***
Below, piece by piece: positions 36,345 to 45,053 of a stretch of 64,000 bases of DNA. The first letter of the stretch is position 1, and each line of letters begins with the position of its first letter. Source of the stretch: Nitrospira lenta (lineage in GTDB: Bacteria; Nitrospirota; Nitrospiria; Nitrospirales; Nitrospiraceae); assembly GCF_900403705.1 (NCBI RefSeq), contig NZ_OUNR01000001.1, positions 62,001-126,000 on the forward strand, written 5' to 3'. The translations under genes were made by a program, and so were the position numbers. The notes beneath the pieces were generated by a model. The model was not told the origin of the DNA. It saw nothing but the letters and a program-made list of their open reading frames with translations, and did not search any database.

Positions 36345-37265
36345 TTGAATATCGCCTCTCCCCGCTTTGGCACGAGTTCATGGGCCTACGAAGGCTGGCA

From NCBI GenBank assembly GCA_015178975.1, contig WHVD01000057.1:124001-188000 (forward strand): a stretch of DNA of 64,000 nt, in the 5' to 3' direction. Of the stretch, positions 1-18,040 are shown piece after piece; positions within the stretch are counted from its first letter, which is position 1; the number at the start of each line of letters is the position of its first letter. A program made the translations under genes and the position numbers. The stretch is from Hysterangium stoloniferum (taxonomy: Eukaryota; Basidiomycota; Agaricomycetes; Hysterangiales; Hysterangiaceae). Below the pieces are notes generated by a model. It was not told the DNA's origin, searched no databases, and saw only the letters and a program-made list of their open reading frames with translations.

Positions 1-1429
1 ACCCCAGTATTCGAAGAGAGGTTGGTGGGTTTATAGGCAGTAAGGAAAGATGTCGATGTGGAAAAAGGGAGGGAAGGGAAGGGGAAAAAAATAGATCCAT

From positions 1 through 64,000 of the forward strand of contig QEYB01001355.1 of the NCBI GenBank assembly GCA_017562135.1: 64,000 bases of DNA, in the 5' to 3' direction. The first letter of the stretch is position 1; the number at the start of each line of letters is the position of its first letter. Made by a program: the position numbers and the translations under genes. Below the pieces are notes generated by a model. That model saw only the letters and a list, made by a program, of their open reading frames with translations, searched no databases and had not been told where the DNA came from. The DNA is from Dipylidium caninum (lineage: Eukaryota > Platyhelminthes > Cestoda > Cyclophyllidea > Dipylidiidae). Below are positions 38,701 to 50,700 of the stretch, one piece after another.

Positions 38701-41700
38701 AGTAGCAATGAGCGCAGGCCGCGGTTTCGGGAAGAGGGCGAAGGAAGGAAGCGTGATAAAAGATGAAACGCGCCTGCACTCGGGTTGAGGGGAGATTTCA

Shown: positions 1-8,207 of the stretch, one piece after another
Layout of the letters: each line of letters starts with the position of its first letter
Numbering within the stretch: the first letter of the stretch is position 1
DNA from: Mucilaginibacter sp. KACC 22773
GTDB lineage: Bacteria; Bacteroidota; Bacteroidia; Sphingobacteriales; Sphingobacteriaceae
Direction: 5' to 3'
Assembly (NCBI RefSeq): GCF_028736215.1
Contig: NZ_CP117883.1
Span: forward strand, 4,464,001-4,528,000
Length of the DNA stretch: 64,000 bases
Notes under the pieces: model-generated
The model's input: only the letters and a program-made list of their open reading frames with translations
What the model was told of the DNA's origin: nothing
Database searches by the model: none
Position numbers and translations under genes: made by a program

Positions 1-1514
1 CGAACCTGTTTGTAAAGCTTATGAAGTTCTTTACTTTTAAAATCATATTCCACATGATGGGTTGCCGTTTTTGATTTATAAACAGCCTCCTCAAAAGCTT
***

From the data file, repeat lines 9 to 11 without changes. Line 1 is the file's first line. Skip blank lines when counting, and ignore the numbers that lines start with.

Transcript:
38701 AGTAGCAATGAGCGCAGGCCGCGGTTTCGGGAAGAGGGCGAAGGAAGGAAGCGTGATAAAAGATGAAACGCGCCTGCACTCGGGTTGAGGGGAGATTTCA

Shown: positions 1-8,207 of the stretch, one piece after another
Layout of the letters: each line of letters starts with the position of its first letter